The thatched cottage’s roof looks quizzically, it seems, at the voluptuous hedges and greenery that spill down to the open white picket gate. Lopsided topiary and trees in the next door gardens reach heavenwards, the only space left open to them. In a wonderfully wayward scene, brambles and weeds vying with flowers and everything burgeoning, this is nature barely under man’s control.

Cottages at Burghclere, painted by Stanley Spencer in 1930 in breaks from working on his masterly Sandham Memorial Chapel murals nearby, is a terrific late example of his garden view and landscape paintings. These were his bread and butter. His “potboilers”, he disparagingly called them, preferring his reputation to be forged on his figurative, visionary works. Critics favoured those too, often ignoring the more accessible garden pictures, but public demand was so great, perhaps due to their perceived ‘Englishness’ that he could barely keep up. Now, in Stanley Spencer and the English Garden (until October 2) we have the rare pleasure of seeing these lovely works from the 1920s, 30s and 40s as a group.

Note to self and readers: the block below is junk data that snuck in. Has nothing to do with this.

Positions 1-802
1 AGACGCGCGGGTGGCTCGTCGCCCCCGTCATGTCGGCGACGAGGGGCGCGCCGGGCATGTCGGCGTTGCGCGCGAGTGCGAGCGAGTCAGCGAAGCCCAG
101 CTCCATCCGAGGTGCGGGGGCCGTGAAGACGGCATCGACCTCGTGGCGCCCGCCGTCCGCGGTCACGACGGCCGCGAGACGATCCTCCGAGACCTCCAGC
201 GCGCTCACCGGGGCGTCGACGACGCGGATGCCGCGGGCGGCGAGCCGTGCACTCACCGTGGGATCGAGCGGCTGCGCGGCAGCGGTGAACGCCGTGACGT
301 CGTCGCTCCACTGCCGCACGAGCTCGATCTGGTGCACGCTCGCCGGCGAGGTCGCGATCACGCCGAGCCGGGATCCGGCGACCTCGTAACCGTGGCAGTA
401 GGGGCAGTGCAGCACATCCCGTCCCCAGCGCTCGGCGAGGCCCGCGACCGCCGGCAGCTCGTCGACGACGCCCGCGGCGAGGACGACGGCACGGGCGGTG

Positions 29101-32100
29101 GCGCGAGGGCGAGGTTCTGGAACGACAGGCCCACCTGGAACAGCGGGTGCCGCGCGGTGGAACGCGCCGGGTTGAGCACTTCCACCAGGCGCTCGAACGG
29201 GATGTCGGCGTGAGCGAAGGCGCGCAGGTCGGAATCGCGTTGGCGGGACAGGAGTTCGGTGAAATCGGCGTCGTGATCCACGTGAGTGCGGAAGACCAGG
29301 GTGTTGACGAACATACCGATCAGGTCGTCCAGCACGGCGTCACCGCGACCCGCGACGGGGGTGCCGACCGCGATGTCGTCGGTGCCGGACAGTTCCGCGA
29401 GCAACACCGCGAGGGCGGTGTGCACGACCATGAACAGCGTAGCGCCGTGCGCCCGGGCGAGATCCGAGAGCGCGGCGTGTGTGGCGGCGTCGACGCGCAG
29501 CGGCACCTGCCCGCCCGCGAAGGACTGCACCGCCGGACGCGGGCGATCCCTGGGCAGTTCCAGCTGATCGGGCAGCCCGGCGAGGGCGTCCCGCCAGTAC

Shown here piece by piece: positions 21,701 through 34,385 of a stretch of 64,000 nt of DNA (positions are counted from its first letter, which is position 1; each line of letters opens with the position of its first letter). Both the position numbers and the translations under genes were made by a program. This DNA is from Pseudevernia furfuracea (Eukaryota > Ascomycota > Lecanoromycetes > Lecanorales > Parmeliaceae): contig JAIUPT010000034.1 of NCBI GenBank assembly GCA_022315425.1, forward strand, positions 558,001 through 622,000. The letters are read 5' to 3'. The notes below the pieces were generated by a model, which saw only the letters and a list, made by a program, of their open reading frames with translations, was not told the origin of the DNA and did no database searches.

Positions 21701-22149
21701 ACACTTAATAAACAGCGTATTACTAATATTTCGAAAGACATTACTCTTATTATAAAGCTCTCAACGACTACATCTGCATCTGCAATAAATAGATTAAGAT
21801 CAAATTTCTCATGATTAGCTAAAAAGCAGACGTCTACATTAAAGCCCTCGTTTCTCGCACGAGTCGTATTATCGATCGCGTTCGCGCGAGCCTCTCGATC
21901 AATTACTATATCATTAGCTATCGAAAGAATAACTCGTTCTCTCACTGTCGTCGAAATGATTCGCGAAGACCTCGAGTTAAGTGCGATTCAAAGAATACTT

This groundbreaking exhibition covers a crucial, but ignored part of Spencer’s work. The theme, argues Dr Steven Parissien, Compton Verney’s director and co-curator of the show, is as relevant today as it was in Interwar Britain: the development of the countryside, and the ensuing confrontation between natural environment and man-made structures.

Themes emerge: man’s intervention in nature (plants in rows, fences, posts, ‘echoes’ of the First World War, trenches and so forth, suggests Parissien); flowers in full bloom; gardens mostly devoid of people. And, as with flowers, this grandson of a master builder accurately observes architecture, from ordinary homes (The Red House, Wangford, 1926; council houses at Cookham Rise, 1938) to grander house commissions (Wisteria at Englefield, 1954).

An elevated viewpoint is common too: looking down or peeping over a fence or wall into a garden — for Spencer the “feeling of wonder at what was the other side” paramount.

One or two religious pictures creep in. The Betrayal (1936), for instance, Spencer’s peculiar view of the Biblical scene against a background of Cookham houses, backyards, and brick and flint walls. A few photographs and a film give background; better still the excellent essays in the accompanying book, while garden notes alongside a number of paintings add breadth.

I thoroughly enjoyed this show. It’s an unrivalled opportunity to see the colourful suburban gardens and long-gone landscapes that were for this quintessentially English eccentric genius, little visions of a personal heaven.